Well, I’m sorry I haven’t put an update in a while just very busy with work, at home and my dad. Anyways, I know the last time I posted something was right before I went out of town. I left on Monday and found out Monday evening that my dad was having the surgery to insert the feeding tube through his stomach on Tuesday. Well my sister was up there bright and earlier on that morning and let me talk to him before he back for surgery. Well, all went well. Those 4 days that I was gone my sister, aunt and grandma said that he was hallucinating really bad. Well, I went straight to the hospital with my sister as soon as i got back to Dallas and he was hallucinating very little compared to what he was earlier and throughout the week according to my sister. I talked to the doctor again and he put my dad on Haldol for the hallucinations, but it seems that he is still doing it and sometimes more now than before. This past Friday was his birthday and the family was all up there to see him, give him balloons and show him the gifts that we got for him. He was happy, but you could tell he was at times just putting on a fake smile for us. Me and my sister made him a blanket with pictures of with me, her and him, his grandkids and even his dogs and he would just stare at it. He was still hallucinating and the next day he didn’t remember all of us being there. Anyways, yesterday was a very, very bad day. OMG, my dad was so mean, cussing at me, telling me to get him out of the bed and alot of other things he was seeing things that wasn’t there. the worst part about it was my 14yr old daughter was there. She has epilepsy and is delayed a few years in her age so she understands some of what her papa is going through but still has a lot of questions. Anyways, she witnessed everything. The RT deflated his balloon in his trach and he just went on telling me it was my fault, that he confided in me and my sister and we did this to him, etc… Well, I left there crying and when we got to the car I asked my daughter if she was okay and I heard silence then a loud cry. I told her that he didn’t mean anything and he didn’t know what he was talking about. I didn’t know what else to say because I was hurt and crying myself. She asked my husband when she got home “has anyone that you love so much hurt you and why would they” he explained to her about her papa to where she could understand better and she said my papa has never been like that and he hurt my mommy really bad and me too. Well later on my sister went up there and he didn’t remember seeing me or talking to me. I guess that puts me a little bit more at ease. You know people tell you not to take that to heart and it’s easier said. I know he didn’t mean it and I don’t take it to heart but it still hurts hearing him talk like that and seeing him like that. Well, he is still in ICU on the ventilator, trach, catheter and feeding tube. The doctor told us on Friday that they haven’t seen much improvement and it’s going on 3 months that he has been in ICU. They are going to do the nerve testing tomorrow and then the doctors will get with Neurology to see if the Plasma Pheresis will be good to do on him again. Please tell me any suggestions or feedback that anyone has about the medication, the hallucinations, maybe even getting another doctor or someone from somewhere else to go in and give us a second opinion. I don’t know what to do anymore. This feels like a nightmare to me that I wish I could wake up from.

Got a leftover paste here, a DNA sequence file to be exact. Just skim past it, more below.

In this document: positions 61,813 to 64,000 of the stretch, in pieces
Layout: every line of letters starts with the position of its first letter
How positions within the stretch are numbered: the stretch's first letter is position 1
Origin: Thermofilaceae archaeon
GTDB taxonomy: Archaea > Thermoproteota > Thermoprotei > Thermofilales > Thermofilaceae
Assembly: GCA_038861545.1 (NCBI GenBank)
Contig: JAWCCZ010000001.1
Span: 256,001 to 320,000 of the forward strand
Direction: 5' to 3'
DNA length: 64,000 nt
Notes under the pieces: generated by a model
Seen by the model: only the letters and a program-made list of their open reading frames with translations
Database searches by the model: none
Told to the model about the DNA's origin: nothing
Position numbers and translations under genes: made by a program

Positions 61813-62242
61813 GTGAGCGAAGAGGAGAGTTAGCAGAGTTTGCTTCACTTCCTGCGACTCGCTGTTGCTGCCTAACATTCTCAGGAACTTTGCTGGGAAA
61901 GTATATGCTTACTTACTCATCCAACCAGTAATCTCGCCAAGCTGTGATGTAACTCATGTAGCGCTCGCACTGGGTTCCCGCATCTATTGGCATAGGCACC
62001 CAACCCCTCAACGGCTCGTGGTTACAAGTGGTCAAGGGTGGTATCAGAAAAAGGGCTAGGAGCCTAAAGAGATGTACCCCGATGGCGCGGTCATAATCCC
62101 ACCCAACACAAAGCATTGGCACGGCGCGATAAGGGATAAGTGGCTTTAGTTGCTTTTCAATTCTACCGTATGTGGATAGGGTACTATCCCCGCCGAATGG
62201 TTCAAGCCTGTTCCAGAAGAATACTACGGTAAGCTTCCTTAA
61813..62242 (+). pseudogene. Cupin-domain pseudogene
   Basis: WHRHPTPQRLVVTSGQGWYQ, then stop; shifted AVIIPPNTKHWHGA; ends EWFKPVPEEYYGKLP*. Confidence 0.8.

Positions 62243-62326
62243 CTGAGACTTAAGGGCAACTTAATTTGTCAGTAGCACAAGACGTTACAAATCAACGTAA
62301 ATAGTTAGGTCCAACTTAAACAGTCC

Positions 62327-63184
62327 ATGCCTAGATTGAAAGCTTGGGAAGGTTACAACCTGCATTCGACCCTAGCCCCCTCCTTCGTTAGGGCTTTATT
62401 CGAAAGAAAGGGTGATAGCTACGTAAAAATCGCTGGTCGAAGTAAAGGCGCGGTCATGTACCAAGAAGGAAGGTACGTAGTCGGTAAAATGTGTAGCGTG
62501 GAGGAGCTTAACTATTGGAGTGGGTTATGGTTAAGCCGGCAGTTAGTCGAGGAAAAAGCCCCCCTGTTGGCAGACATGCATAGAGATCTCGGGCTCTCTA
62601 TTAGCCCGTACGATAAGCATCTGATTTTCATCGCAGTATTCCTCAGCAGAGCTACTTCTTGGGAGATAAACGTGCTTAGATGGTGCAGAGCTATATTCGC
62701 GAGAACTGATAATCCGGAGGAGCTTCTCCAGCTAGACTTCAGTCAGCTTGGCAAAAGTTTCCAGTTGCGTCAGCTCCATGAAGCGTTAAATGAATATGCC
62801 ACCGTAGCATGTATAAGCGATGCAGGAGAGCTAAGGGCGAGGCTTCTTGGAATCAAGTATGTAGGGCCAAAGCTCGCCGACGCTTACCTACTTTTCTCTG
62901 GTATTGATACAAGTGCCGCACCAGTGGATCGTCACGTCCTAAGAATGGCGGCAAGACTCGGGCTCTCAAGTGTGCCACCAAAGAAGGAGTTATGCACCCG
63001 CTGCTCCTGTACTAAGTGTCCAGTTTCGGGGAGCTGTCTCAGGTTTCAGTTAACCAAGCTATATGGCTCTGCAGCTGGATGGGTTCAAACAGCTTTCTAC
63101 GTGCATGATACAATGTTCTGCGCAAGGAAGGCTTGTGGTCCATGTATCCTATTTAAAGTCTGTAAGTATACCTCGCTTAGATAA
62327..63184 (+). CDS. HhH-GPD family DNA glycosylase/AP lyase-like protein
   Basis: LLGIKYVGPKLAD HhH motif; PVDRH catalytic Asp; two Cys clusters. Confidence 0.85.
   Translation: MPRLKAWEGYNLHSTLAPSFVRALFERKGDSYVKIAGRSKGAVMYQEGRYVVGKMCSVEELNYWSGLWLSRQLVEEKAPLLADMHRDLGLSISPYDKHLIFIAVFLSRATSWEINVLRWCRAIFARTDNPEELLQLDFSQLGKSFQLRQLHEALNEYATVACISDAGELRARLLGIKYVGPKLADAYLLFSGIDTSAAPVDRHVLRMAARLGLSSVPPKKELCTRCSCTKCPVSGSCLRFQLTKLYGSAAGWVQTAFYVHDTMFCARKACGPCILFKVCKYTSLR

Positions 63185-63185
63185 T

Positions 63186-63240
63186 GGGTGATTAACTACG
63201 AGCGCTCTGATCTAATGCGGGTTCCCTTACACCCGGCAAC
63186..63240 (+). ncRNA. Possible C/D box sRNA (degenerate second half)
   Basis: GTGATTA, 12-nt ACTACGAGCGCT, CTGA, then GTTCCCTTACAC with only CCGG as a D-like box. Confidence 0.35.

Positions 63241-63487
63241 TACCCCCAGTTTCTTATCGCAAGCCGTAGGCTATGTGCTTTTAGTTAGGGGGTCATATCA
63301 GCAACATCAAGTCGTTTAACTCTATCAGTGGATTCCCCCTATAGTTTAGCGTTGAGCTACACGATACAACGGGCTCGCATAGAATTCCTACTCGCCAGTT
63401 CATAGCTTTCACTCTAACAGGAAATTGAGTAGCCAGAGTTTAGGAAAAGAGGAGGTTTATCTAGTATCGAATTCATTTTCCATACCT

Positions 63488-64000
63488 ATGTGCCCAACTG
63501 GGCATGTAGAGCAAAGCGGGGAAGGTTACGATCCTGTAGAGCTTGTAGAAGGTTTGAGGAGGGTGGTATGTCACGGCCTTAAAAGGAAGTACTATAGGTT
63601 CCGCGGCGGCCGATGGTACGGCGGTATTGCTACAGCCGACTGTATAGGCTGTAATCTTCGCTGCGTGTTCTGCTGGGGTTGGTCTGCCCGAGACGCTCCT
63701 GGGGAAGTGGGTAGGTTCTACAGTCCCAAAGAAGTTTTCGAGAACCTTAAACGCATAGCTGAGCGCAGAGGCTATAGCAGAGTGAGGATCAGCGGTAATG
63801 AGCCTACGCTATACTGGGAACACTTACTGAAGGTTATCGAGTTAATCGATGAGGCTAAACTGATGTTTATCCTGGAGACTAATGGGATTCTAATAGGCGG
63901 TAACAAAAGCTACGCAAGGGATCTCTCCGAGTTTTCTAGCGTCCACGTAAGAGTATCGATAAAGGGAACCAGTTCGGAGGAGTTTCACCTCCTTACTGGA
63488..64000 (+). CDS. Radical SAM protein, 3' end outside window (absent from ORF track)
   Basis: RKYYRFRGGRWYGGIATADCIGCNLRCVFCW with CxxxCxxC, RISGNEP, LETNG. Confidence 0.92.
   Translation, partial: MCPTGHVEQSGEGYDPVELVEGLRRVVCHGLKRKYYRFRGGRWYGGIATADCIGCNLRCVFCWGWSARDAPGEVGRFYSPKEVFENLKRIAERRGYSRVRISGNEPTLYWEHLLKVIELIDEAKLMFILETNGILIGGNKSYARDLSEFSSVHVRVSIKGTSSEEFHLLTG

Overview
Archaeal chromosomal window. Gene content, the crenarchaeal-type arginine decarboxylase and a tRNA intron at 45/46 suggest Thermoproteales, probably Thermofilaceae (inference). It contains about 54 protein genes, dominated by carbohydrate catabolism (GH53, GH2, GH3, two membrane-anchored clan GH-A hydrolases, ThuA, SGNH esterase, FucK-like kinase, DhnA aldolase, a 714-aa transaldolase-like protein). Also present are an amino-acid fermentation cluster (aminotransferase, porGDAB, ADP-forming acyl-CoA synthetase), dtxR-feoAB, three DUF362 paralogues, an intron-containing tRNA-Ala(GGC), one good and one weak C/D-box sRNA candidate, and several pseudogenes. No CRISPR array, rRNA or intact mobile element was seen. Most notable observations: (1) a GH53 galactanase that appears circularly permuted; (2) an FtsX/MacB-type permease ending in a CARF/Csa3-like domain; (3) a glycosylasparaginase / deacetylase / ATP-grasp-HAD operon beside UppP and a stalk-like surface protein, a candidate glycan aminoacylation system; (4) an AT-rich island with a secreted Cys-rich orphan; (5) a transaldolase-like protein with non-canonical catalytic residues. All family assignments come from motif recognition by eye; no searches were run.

AnonymousNovember 20, 2007 at 8:09 am
Sabrina, Can they take him off the Haldol? Maybe he is having a bad reaction to it, might be the first thing to try. Stay positive, He will get better, 3 mos is just a drop in the bucket, Don’t give up hope and don’t let the drs do it either. Halucinations are hard on everybody, they seem real to the patient and that makes it hard to accept for the family. He is still your Dad inside, just keep that in mind. I wouldn’t take your daughter in to see Papa until he is over the halucinations, it could cause more problems at home than you need right now. Stay positive with your daughter, be honest with her about the situation. My son has delays as well, we can’t get anything past him. Give your Dad my Best, and a Big Hug! You All are in My thoughts and Prayers.
AnonymousNovember 21, 2007 at 11:21 am
My dad was taken off the Haldol on Monday and when I went that evening he was doing pretty good. He talked to me as if nothing happened which was good because I didn’t want to go through what happened on Sunday again or even talk about it. The nuerologist was suppose to do the nerve test on Tuesday and actually was suppose to be done over a week ago and they postponed it again. What can I do? they said once they do that they will be able to determine if it would be worth doing another plasma pherisis. I’m at wits end with these doctor!!! Anyways, I’m waiting on the doctor to call me back so I can ask her why it wasn’t done yesterday, why does the neurologist keep postponing it and when is it going to be done because if it doesn’t get done today then we will have to wait until after the holidays for anything to get done. I’m not happy about that at all.
AnonymousNovember 21, 2007 at 7:38 pm